I keep on talking about the importance of efficiency – doesn’t matter the pistol shooting skill. Efficiency is critical for speed, accuracy, and consistency.
A lot of pistol shooters perform a lot of fast movements. It looks fast. It feels fast. There’s fast movement. But it isn’t truly fast because it takes so much extra time to complete the same action.
If I want to run from one side of the room to the other as fast as possible, I’m not going to run quickly in a zig zag across the room. I’m going to move in a straight line to my destination.
This is what efficiency of motion is in practical pistol shooting – across all skill – including drawing from a holster.
If a movement doesn’t help get the pistol from the holster to full presentation in the shortest path possible, then the movement is excessive and therefore unnecessary. Unnecessary movement will slow down the overall draw time, reduce the accuracy of the first shot, and make the entire draw less consistent.
Efficiency is key.
Vision during the draw from a holster
Drawing on the move
Efficiency is about accomplishing multiple actions at one time. Drawing on the move shouldn’t be drawing then moving, or moving then drawing. I commonly see the draw and movement separated out, when they should be accomplished at the same time. The feet should be moving while the hands retrieve the handgun from the holster.
This doesn’t need to be a complicated process, it isn’t. Simply practice both skills so they don’t require active thought and can be worked at the same time.
One of the most common forms of negligent self inflicted gunshots happens during the holstering of the gun. Doesn’t matter if it’s an inside the waist (IWB) holster, outside the waistband (OWB) holster, hip carry, or appendix carry (AIWB). Negligent self inflicted gunshot wounds during holstering can be deadly.
Notice how I said “negligent” instead of “accident.” Shooting the self while holstering is not an accident – it’s negligence. It’s also easily avoidable.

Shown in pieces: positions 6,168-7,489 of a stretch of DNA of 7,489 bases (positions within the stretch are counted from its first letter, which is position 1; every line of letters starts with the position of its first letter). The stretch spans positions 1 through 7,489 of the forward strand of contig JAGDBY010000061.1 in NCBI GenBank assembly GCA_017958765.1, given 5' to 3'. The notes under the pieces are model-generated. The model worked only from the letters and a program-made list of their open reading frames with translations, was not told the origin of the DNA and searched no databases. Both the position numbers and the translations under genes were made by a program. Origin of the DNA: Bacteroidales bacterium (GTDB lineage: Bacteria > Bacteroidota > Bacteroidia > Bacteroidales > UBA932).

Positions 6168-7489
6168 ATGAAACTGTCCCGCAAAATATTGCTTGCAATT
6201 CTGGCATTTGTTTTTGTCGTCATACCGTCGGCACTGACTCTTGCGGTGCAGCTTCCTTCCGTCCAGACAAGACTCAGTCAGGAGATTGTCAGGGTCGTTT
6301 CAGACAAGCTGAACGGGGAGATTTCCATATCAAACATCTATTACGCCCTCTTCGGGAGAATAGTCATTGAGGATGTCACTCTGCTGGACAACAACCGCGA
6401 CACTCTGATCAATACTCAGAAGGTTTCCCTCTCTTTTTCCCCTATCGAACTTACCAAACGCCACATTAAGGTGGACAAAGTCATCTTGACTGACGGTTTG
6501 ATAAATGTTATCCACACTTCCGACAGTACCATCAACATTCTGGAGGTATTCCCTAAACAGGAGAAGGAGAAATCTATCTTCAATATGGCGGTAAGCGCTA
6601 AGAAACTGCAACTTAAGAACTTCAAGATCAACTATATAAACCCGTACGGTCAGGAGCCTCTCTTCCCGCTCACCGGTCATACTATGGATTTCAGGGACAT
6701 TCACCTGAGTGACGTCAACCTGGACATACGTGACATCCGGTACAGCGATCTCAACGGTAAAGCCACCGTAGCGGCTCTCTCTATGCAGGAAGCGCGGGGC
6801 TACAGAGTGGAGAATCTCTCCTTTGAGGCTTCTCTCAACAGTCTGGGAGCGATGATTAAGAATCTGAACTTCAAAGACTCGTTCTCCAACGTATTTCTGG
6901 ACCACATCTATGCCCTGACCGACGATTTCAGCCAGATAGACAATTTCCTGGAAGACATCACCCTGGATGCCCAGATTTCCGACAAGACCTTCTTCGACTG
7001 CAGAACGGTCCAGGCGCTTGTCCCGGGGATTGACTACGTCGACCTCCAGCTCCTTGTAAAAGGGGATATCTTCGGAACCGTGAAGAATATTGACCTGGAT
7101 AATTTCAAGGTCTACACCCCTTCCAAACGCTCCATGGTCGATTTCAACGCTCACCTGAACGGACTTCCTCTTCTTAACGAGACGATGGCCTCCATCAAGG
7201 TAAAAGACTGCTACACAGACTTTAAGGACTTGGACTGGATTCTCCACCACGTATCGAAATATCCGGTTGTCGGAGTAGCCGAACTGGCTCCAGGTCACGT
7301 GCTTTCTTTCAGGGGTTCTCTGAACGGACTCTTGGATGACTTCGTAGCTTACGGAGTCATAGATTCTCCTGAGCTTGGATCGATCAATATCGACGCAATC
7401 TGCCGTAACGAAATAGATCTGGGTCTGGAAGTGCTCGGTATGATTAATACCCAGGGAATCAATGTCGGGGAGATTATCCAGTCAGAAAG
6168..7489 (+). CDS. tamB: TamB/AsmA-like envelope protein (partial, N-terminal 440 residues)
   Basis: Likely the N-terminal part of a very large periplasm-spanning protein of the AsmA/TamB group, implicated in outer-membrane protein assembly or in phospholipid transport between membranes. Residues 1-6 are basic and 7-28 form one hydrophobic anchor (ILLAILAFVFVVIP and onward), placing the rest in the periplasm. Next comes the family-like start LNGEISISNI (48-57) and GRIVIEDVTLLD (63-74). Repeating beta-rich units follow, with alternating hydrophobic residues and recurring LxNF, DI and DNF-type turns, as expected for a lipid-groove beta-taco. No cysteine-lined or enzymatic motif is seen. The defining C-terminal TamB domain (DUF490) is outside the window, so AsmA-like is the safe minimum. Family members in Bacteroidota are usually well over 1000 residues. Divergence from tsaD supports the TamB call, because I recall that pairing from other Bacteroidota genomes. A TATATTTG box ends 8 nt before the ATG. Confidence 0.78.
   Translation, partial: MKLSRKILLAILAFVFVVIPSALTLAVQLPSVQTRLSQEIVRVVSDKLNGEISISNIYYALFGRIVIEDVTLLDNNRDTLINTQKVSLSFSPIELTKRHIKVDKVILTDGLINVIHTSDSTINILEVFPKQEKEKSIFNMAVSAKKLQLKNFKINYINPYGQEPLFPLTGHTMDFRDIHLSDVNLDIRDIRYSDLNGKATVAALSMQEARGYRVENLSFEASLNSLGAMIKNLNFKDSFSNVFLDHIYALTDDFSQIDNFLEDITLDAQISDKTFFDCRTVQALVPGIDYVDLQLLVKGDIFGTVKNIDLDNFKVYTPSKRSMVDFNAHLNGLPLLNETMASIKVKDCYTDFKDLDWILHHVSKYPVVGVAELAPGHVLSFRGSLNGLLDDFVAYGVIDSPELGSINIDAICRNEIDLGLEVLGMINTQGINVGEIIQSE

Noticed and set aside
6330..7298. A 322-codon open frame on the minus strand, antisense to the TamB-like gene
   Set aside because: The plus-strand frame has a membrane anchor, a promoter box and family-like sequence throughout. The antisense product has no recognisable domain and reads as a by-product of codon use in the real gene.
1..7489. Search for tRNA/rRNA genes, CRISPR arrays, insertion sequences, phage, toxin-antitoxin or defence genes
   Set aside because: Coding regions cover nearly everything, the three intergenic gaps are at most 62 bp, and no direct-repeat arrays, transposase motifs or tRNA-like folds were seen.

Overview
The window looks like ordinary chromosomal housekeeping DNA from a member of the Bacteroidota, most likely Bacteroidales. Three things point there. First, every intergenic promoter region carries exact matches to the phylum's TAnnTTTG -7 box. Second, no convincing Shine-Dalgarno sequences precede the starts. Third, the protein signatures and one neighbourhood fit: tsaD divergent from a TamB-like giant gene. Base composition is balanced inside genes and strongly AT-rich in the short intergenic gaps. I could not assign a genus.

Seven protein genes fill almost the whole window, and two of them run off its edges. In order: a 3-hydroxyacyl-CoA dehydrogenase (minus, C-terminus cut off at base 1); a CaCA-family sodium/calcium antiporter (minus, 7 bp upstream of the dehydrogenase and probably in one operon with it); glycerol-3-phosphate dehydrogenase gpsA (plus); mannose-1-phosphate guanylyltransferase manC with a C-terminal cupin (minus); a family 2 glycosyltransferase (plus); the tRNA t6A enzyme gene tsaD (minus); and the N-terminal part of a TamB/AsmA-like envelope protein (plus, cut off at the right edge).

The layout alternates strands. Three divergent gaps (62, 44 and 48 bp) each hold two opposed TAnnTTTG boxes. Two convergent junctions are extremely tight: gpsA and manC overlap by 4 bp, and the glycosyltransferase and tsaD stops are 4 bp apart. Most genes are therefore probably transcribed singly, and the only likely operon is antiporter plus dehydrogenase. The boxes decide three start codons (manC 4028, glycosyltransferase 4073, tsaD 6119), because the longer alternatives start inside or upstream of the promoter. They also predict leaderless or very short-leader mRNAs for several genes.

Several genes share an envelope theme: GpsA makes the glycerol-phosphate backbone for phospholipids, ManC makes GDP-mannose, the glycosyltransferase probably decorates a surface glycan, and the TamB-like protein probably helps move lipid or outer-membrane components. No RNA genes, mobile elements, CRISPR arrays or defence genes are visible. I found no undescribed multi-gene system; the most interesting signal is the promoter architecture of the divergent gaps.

Negligent discharges while holstering can happen because the finger is in the trigger guard, a piece of brass is down in the holster, some clothing is sticking out and in the way of the holster, or any other number of freak accidents that gets something in the trigger guard and pulls the trigger. Even the holster itself can cause a ND if it breaks.
There’s no race to get a pistol back in the holster. Holster intentionally and carefully anytime the pistol is loaded.
- Look the gun into the holster – check for obstructions while holstering
- Keep your finger high on the side of the gun while holstering
- Don’t flag your arms or hands or other body parts while holstering (or your friends!)
- Don’t point the muzzle at the body – keep the muzzle pointed away from the body
- Shift the body so the holster is pointed away from your legs
- Keep the holster maintained and in good condition – replace broken or worn holsters
Recap of the steps for a fast draw from the holster
- Move both hands at the same time
- Keep the head, shoulders, and torso stationary during the draw
- Get the primary hand on a good spot on the pistol
- Merge the support hand with the primary hand and build a firm grip
- Move the gun in a straight (ish) line at a consistent speed
- Acquire the sights while prepping the trigger
Drills drawing from the holster
Avoid one shot drills – be it draw to one shot or 1 reload 1 drills. They are quite poor drills and practically encourage and reward bad habits. Instead, get at least two shots on target. The second shot forces a good firm and consistent grip.
To save on ammo, the second shot can be a snap cap. This is a nice blend of live fire and dry fire training as an added bonus. The first shot on the draw will go bang, put a hole in the target for review, register on the shot timer for those all important social media likes (sarcasm there), and it’ll load the dummy round. The second shot will go click – if the grip or trigger pull is bad, the sights will jump around without any recoil to hide the sight movement. The goal is to have the sights stay effectively still on that second shot.
Self analysis on the draw
Film yourself drawing from the holster. I’m not talking about filming your fastest try out of 30 tries to post on social media. I’m talking about filming yourself during a training session so you can watch yourself and study your movements. A third person view can be quite eye opening when analyzing your shooting skill, especially for the draw.
Try watching the video with the sound off and in slow motion. Are there any motions that don’t help? Does the gun move in an efficient path? Is there a hesitation? Do the sights bounce? Look for all the little details and try to smooth them out.
Smoothing out those little details takes the draw time down a fraction of a second at a time – but that’s how we achieve that sub second draw – shaving off inefficiencies a fraction of a second at a time.
Further Training with:
Written by Brian Purkiss - always a student, sometimes a teacher.
I don't consider myself a competition shooter - I think of myself as a performance pistol shooter. I am all about performing at as high of a level as possible. Towards that end, I am obsessive about learning how to perform. I spend a lot of my life learning from the best across the entire firearms world and even into other areas of performance and other sports. I am a USPSA Carry Optics Grandmaster, currently working towards my second GM title in the Open division.